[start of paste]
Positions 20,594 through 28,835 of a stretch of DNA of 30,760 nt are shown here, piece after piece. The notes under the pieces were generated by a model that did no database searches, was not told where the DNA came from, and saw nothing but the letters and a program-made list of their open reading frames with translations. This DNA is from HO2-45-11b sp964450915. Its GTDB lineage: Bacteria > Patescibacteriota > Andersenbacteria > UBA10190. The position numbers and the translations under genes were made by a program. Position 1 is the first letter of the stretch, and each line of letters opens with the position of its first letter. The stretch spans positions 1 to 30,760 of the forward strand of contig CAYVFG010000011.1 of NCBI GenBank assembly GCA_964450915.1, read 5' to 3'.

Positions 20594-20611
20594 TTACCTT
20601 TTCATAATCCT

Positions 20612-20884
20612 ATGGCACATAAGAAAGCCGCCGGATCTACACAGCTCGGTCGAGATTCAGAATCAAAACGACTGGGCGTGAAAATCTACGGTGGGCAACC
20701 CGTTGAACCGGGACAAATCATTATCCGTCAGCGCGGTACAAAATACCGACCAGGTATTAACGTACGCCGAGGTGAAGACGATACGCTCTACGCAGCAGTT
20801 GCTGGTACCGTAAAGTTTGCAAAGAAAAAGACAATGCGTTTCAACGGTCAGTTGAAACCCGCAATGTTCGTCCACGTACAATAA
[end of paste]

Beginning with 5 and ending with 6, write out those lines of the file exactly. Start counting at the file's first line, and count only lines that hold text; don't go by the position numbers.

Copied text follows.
Positions 20612-20884
20612 ATGGCACATAAGAAAGCCGCCGGATCTACACAGCTCGGTCGAGATTCAGAATCAAAACGACTGGGCGTGAAAATCTACGGTGGGCAACC